Weather at game time via NFLWeather: 42 degrees, skies overcast; with winds west at 2 mph
Line: New England -7.5
The NFC Championship Game
Minnesota (14-3) at Philadelphia (14-3)
What time: 6:40 p.m. ET
What channel: Fox is broadcasting the game
Where: Lincoln Financial Field, Philadelphia, Penn.
Livestream: Fox Sports Go
Weather at game time via NFLWeather: 44 degrees, skies overcast, with winds SSW at 3 mph
Line: Minnesota -3
Super Bowl LII
When: Sunday, Feb. 4, 2018
Who: The winners of the two championship games
Where: U.S. Bank Stadium, Minneapolis, Minn.
Halftime entertainer: Justin Timberlake will headline the Pepsi Super Bowl LII Halftime Show
What time: 6:30 p.m. ET
What channel: NBC will broadcast the game
Published: Thursday, January 18, 2018 @ 12:35 PM
— Update: While the House passed legislation on Thursday to fund government services, the Senate on Friday failed to vote on a continuing resolution that would keep the government up and running. With no bill to fund the government, non-essential services have been shutdown.
Below is the original story that explains what will happen now that the government has been shut down.
The fight over a border wall, the fate of nearly 800,000 DACA recipients, and the wrangling over the funding of an insurance program for children could force a U.S. government shutdown after midnight on Friday if Congress does not pass legislation that would keep the government running.
While negotiations on a temporary spending bill, called a continuing resolution, are ongoing, House Republican leaders said late Wednesday that they lacked the votes to prevent a shutdown, but that they are pressing members to back Speaker of the House Paul Ryan, (R-Wisconsin), on the temporary spending bill.
“I think it passes,” Republican Study Committee Chairman Mark Walker, (R-North Carolina), told reporters on Wednesday. “I don’t think it’s overwhelming, but I think it passes.”
What would happen if no bill is passed and the government “shuts down?” Here’s what to expect:
First, a government shutdown doesn’t mean the government completely shuts down. Employees and services deemed “essential” would remain in place. About half of the federal employee workforce, however, could be furloughed – sent home without pay.
Government agencies would shut down because of the lack of a bill that funds services those agencies provide. What Congress will be considering Thursday night and Friday is a continuing resolution, a way to temporarily fund the government.
What is a continuing resolution?
A continuing resolution, or “CR,” is legislation that funds government operations at the current spending level. In normal years, a bill that funds government operations is signed by Oct. 1, which is the end of the fiscal year. That didn’t happen this year.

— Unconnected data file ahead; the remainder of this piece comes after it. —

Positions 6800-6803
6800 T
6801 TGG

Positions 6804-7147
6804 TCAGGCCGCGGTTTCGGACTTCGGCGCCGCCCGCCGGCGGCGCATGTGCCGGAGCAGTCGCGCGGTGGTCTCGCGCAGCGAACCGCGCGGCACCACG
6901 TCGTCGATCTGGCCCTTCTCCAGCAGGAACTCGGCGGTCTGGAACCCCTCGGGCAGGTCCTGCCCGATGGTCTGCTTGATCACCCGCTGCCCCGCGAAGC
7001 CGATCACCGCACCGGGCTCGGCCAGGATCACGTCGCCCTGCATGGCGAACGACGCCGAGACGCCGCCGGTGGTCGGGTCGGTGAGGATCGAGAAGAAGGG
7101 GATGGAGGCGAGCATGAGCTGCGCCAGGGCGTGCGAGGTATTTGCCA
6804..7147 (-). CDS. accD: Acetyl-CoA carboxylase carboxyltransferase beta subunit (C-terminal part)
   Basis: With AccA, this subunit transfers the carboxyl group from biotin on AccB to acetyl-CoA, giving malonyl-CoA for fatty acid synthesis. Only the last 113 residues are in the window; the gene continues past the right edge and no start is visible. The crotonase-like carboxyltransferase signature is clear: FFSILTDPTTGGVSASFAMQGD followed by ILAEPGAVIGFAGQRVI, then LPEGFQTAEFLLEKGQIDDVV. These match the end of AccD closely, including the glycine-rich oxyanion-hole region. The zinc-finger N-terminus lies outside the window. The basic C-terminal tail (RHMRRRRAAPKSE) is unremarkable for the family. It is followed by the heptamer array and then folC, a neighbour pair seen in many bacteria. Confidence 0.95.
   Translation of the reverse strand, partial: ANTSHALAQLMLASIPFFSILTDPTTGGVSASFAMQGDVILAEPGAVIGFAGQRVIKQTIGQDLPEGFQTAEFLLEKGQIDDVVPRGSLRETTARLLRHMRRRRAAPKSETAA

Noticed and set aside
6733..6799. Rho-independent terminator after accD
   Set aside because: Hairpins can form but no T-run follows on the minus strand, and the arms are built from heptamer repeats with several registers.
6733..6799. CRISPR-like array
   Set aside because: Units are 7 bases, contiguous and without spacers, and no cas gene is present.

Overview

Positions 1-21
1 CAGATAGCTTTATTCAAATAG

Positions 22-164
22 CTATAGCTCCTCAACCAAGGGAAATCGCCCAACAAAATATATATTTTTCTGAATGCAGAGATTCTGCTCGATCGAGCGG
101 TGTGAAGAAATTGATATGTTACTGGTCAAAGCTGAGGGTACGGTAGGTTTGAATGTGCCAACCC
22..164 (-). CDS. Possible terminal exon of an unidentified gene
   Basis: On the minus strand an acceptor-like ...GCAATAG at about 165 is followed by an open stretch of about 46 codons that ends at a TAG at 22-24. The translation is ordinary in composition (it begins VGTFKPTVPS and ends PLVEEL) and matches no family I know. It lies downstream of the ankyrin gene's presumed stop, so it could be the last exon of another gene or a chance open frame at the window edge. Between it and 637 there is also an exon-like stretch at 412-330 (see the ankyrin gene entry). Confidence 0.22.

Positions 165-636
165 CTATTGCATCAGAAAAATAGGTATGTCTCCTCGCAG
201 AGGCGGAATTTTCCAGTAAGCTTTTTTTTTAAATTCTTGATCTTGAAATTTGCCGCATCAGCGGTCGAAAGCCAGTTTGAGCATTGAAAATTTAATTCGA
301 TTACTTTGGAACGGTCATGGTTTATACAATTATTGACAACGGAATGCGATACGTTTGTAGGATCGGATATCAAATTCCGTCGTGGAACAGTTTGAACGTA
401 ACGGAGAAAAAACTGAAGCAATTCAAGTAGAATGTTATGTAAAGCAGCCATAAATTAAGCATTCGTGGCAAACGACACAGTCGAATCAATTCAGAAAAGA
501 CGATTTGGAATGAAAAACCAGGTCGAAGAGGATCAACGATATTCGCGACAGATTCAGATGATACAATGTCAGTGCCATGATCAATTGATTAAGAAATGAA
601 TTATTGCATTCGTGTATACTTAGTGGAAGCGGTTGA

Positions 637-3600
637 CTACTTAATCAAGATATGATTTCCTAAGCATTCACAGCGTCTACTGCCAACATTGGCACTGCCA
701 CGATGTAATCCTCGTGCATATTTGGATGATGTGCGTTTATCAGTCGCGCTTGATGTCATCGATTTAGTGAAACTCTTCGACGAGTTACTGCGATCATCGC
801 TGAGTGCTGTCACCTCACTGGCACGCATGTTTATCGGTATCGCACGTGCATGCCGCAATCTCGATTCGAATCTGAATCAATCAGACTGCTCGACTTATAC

CRs can fund the government for days, weeks or months. The CR that could be considered Thursday would fund the government through Feb. 16.
Here is a list of services and how they would be affected if a CR is not passed by Friday night:
Air travel would not be affected as federal air traffic controllers would remain on the job and Transportation Security Administration screeners would remain in place.
For about two weeks, federal courts would continue operating normally. After that time, the judiciary would have to furlough employees not considered essential.
The Food and Drug Administration would handle high-risk recalls. Most routine safety inspections would be halted.
Patients in the National Institutes of Health would continue to be treated. New patients would not be accepted until a funding bill is in place.
You could still get a passport and visa applications would still be processed by the State Department. Fees collected when someone applies for a visa or a passport fund those services.
The Federal Housing Administration, the agency that guarantees about 30 percent of all American home mortgages, wouldn't be able to underwrite or approve any new loans during a shutdown, causing a delay for those using one of those loans to purchase a home.
You would still get mail, as the U.S. Postal Service is not funded by taxpayer dollars for everyday operations.
Active-duty military personnel would stay on duty, but their paychecks would be delayed.
All national parks would be closed, as would the Smithsonian museums. Visitors in overnight campgrounds in national parks would be given 48 hours to make alternate arrangements and leave the park.
School lunches, SNAP and WIC
School breakfasts and lunches funded by the federal government would not be affected. The Supplemental Nutrition Program for Women, Infants and Children, or WIC, could be affected. The Supplemental Nutrition Assistance Program, or SNAP, which used to be called the Food Stamp Program, would continue to be funded and SNAP benefits would continue to be distributed. But several smaller feeding programs would not have the money to operate.
The National Weather Service would keep forecasting weather.
Social Security, Medicare and unemployment benefits would be paid, but new applications for those payments could be delayed.
Most services offered through the Department of Veterans Affairs would continue.